How Many Iraqis Have We Killed?
A Question of Honor
Under the title "The Iraqi Dead: Respect Must Be Paid," a shorter version of the following appeared in Commonweal magazine in their July 18, 2003 issue, and was translated into Japanese, for the TUP-Bulletin site.
"What is at stake is more than Iraqi allegiance or Iraqi recovery alone. At stake is American honor. "
"Silence and the mournful echo of remembrance...hang over this suffering land," wrote James Kitfield, who covered the war in Iraq for National Journal and was clearly shaken by what he saw: "While no accurate tally of Iraqis killed in this war exists, the dead surely number in the thousands upon thousands." . Nothing will more deeply mark the American occupation of Iraq than how these dead and their survivors are treated.
Between 1,700 and 2,700 civilians were killed in Baghdad during major combat operations, according to a May 18 report in the Los Angeles Times based on the newspaper's survey of the city's hospitals. But hospital officials stressed to the Times that no official entity, Iraqi or American, has been interested in such information:
"No one has asked us for our figures—not the Health Ministry, not the bureau of registry, not the Americans, no one," said Dr. Daoud Jasim, an orthopedic surgeon at Mahmoudiya Hospital, about 20 miles south of the city center, that reported more than 200 civilian deaths. "And it was a battlefield here, with civilians caught in the middle." 
On June 11, the Associated Press published a hospital-by-hospital survey that confirmed at least 3,240 civilian casualties, including 1,896 in Baghdad. But the AP report covered only 60 of Iraq's 124 hospitals and only the period between March 20 and April 20. Thus,
...the count is still fragmentary, and the complete number—if it is ever tallied—is sure to be significantly higher. ... Even if hospital records were complete, they would not tell the full story. Many of the dead were never taken to hospitals, either buried quickly by their families in accordance with Islamic custom, or lost under the rubble. The AP excluded all counts done by hospitals whose written records did not distinguish between civilian and military dead, which means hundreds, possibly thousands, of victims in Iraq's largest cities and most intense battles weren't reflected in the count.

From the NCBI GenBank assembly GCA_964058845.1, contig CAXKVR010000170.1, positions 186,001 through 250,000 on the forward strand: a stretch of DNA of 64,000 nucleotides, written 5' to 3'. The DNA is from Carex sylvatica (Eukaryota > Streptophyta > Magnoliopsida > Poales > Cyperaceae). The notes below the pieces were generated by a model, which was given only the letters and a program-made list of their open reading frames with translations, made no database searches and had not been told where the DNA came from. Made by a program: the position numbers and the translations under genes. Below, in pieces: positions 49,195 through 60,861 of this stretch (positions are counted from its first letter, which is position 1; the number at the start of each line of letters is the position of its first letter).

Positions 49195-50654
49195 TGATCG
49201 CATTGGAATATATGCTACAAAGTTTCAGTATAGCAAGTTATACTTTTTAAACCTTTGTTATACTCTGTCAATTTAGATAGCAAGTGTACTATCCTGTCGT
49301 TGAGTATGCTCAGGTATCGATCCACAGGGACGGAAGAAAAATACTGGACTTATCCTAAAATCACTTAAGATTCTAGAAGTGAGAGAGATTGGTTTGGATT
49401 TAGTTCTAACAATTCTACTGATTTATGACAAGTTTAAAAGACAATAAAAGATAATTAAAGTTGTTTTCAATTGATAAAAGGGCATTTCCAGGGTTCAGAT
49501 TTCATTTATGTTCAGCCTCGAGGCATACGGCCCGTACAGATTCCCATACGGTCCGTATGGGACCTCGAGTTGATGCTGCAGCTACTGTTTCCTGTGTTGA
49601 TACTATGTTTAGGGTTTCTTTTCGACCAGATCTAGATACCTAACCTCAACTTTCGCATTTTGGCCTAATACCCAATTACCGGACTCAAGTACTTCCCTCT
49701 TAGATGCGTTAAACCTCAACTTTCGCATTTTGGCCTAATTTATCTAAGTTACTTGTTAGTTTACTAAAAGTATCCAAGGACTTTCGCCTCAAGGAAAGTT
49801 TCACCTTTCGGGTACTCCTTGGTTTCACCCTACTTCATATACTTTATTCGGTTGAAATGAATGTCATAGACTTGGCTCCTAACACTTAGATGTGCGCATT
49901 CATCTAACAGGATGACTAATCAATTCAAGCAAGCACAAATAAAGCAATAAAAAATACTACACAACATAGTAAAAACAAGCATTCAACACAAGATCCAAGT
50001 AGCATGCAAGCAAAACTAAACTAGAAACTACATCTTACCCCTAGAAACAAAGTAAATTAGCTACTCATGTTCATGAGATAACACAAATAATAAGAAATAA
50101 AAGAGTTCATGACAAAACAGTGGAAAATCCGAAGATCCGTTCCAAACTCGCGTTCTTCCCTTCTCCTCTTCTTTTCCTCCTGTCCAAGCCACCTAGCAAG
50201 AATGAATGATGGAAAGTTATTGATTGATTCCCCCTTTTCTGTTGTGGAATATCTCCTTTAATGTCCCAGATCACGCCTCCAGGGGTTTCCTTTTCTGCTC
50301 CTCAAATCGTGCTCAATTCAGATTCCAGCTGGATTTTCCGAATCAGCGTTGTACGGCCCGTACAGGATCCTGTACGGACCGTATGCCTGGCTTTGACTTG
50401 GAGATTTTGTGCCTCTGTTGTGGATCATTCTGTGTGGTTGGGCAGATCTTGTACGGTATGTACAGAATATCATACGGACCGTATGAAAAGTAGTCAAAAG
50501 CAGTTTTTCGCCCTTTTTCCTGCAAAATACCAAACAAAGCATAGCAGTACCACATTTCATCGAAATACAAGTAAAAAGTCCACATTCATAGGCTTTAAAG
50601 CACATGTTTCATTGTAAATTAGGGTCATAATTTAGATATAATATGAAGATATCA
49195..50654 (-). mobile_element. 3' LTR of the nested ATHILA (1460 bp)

Strikingly few American newspapers saw fit to publish even a summary of the AP survey.
There is no official American count of Iraqi casualties nor, so far, any plan to prepare one. Pentagon spokesman Lt. Col. Jim Cassella explained to the AP: "Our efforts focus on destroying the enemy's capabilities, so we never target civilians and have no reason to try to count such unintended deaths." Cassella added that the Iraqi military's use of civilian disguises and civilian shields would make an accurate count of civilian casualties impossible. 
Information about military casualties is even more fragmentary. The U.S. military told the Wall Street Journal that as of April 10 at least 2,320 Iraqi soldiers had been killed in the battle for Baghdad alone.  A week earlier CBS reported the estimate of "several officers" in the U.S. military that 4,000 Iraqi troops had been killed on the road from the Euphrates to Baghdad.  To these numbers must be added the Iraqi military dead in the early, fierce fighting for Umm Qasr and Basra in the South, the later fighting for Mosul and Kirkuk in the North, little-noted battles to seal Iraq's western border with Jordan, and various other bloody engagements. No even preliminary total is available.
hat is the ratio of civilian to military casualties in Iraq? On May 1st, President George W. Bush strongly suggested that military casualties were far greater than civilian, thanks to the precision of American weaponry:
In the images of falling statues, we have witnessed the arrival of a new era. For a hundred years of war, culminating in the nuclear age, military technology was designed and deployed to inflict casualties on an ever-growing scale. In defeating Nazi Germany and Imperial Japan, Allied forces destroyed entire cities, while enemy leaders who started the conflict were safe until the final days. Military power was used to end a regime by breaking a nation.